Google Offers Patents to Startups To Fight Patent Trolls
Startup tech companies face enough challenges without having to worry about being taken to court by patent trolls. That's why Google has launched a new Patent Starter Program aimed at helping young firms defend against potential intellectual property lawsuits.
Offered to the first 50 eligible startups or developers that sign up, the program will provide select companies with two patent families from Google's patent portfolio.
Google said the patents it provides to eligible companies will help for "defensive purposes" against so-called patent trolls, typically entities that don't make any products or services based on the patents they hold but use those patent rights to sue other companies for infringement. Should a program participant be sued by a troll, it could to countersue using the patent assets acquired from Google.
When Trolls Attack
"The world of patents can be very confusing, cumbersome and often distracting for startups," Google noted in the overview of its Patent Starter Program. "All too often these days, the first time a startup has to deal with a patent issue is when a patent troll attacks them."
Having at least a couple of patents in their portfolios also helps startup companies boost their credibility with prospective investors, according to Google. Companies selected by Google to participate in the program will be able to choose two patent families out of three to five assets selected by Google. The search giant will choose those assets based on the applying company's main business focus.
Program participants will also be able to browse Google's portfolio of non-organic patents -- meaning patents that were acquired, rather than developed in-house -- if they wish to purchase additional intellectual property. They will also gain a free, two-year membership in the LOT (License on Transfer) Network, an industry-led initiative to reduce the threat of patent trolls.
'Seems Like a Pretty Good Idea'
Created last year, the LOT Network was established as a royalty-free, cross-license way for companies to defend against patent trolls. Whenever a LOT Network member sells a patent outside of the network, all members receive licenses that allow them to use that intellectual property even after the sale.
"We believe that patents should never be used to stifle innovation." said Brett Alten, intellectual property counsel at Dropbox, a founding member of the LOT Network, when the group was formed. "The LOT Network is a creative solution to fight patent abuse that becomes more effective with each company that joins. The more participants there are, the better off we'll all be." Other founding firms in the LOT Network include Asana, Canon, Google, Newegg and SAP.
Patent litigation in 2015 is fast approaching the record levels seen in 2013 after experiencing a marked decline in 2014, according to RPX, an organization that provides "defensive" licensing, research and acquisition services. Challenges by non-practicing entities, or trolls, against small, new startups in particular have been on the rise.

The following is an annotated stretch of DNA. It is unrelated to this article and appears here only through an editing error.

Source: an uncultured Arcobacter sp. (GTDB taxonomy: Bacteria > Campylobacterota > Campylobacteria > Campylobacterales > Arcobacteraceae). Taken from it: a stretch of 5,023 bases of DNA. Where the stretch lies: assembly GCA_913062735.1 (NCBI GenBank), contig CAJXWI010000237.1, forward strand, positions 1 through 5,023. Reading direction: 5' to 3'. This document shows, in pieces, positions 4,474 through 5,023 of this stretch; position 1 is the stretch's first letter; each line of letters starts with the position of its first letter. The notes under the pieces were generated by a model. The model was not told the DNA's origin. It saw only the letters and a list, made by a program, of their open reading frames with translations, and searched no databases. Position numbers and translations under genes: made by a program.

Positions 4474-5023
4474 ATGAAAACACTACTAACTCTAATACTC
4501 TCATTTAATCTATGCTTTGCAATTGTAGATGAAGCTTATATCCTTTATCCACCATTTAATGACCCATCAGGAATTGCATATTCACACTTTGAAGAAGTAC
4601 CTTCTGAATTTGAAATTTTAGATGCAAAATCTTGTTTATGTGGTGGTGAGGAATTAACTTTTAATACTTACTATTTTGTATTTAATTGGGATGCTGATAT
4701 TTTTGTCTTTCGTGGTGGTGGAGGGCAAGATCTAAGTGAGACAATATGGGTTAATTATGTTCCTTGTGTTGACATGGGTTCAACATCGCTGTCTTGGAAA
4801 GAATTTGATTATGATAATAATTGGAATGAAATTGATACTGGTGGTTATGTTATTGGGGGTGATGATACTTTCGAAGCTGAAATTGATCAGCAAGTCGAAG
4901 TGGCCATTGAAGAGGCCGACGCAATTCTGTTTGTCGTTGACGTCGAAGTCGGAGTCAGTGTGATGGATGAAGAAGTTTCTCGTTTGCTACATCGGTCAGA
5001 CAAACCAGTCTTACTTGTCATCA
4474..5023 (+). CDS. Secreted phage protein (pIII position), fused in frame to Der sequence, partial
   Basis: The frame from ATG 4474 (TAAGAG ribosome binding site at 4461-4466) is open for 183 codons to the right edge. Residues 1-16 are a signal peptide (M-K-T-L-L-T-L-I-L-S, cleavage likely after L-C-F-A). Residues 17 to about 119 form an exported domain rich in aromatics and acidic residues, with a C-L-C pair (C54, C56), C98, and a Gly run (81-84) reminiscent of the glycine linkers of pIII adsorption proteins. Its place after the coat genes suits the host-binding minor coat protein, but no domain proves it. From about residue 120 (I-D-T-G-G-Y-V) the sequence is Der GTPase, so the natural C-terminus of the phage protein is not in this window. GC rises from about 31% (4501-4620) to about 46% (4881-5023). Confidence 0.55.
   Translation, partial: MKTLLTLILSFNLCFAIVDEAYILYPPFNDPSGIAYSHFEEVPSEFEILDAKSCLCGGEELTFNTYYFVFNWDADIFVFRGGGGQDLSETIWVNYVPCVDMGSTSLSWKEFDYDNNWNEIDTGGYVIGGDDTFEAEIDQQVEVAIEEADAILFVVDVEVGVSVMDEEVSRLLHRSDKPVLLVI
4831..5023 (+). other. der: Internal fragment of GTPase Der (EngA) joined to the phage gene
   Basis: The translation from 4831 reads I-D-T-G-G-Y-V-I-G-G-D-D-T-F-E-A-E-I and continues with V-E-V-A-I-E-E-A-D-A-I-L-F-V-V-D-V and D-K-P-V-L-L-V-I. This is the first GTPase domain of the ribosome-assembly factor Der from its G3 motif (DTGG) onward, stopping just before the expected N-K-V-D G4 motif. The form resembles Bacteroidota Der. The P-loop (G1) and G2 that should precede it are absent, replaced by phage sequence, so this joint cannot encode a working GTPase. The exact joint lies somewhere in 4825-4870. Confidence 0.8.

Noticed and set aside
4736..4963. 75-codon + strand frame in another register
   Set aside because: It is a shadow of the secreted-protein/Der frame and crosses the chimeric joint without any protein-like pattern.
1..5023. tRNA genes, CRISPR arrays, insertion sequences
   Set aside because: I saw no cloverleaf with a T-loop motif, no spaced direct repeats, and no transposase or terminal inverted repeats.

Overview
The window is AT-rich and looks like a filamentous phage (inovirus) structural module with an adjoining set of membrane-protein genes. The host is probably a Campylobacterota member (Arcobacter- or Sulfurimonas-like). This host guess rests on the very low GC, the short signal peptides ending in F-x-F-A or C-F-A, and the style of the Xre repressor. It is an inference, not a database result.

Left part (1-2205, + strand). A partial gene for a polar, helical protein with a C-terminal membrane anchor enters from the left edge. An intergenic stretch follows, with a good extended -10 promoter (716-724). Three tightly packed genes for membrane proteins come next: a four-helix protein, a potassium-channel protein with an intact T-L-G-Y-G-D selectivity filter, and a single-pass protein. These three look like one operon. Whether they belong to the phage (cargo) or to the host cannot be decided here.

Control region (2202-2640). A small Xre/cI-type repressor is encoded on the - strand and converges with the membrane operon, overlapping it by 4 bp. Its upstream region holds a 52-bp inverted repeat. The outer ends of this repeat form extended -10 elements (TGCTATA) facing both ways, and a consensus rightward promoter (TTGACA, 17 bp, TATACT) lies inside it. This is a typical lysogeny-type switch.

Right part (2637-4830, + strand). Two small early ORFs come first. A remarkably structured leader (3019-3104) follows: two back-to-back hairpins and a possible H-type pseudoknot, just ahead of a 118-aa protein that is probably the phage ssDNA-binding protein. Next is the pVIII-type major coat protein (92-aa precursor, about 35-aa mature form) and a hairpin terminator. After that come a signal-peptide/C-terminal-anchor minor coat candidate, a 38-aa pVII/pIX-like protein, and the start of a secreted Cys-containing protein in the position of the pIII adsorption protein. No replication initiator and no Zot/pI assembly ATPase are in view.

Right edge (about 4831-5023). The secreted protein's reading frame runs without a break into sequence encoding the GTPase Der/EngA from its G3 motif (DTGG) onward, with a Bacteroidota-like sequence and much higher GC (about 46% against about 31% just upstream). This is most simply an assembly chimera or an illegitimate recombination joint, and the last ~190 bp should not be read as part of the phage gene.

"We are big fans of the LOT Network program, which we think of as a great long-term way to help fight against patent trolls," Google said in the FAQ for its Patent Starter Program. In addition to bringing more small companies into the LOT Network, its starter program will help them to both grow and contribute to the LOT Network's development, which "seems like a pretty good idea to us," Google added.
Posted: 2015-07-26 @ 9:22am PT
By definition a patent troll has no product. So how can Google's patent donations help a startup defend against a patent troll?
Posted: 2015-07-25 @ 9:32pm PT
We have a Clean Energy Design Process "provisional patent" (the design is the solution to man-made pollution from power plants who are the largest contributors to global warming) but we do not want to proceed with a patent app. as one must describe in detail how our design works and the USPTO publishes the app. where others can see. We need help as the inventor, selling our design or whatever as I'm retired and up in years. Can Google help in some way? We (son-in-law and me) would be glad to show you in detail, if you would be seriously interested in any way.
Posted: 2015-07-24 @ 3:15pm PT
Hogwash. Google wants to add to their bottom line, that is all. This is a token attempt to be able to say in front of a jury that they are the good guys - next time they infringe. Google depends on the average person to know little to nothing about patents and rights - but google knows a lot about that! Don't be fooled.
Posted: 2015-07-24 @ 1:27pm PT
Good thing, but it is a cure for the symptom not the disease -- and it is limited to a few startups. So not without self-interest, Google?
The real cure is proper patent reform. While bringing to market new drugs may justify monopolies of 17 or 21 years, tech patents should expire after 18 or 24 months, maximum.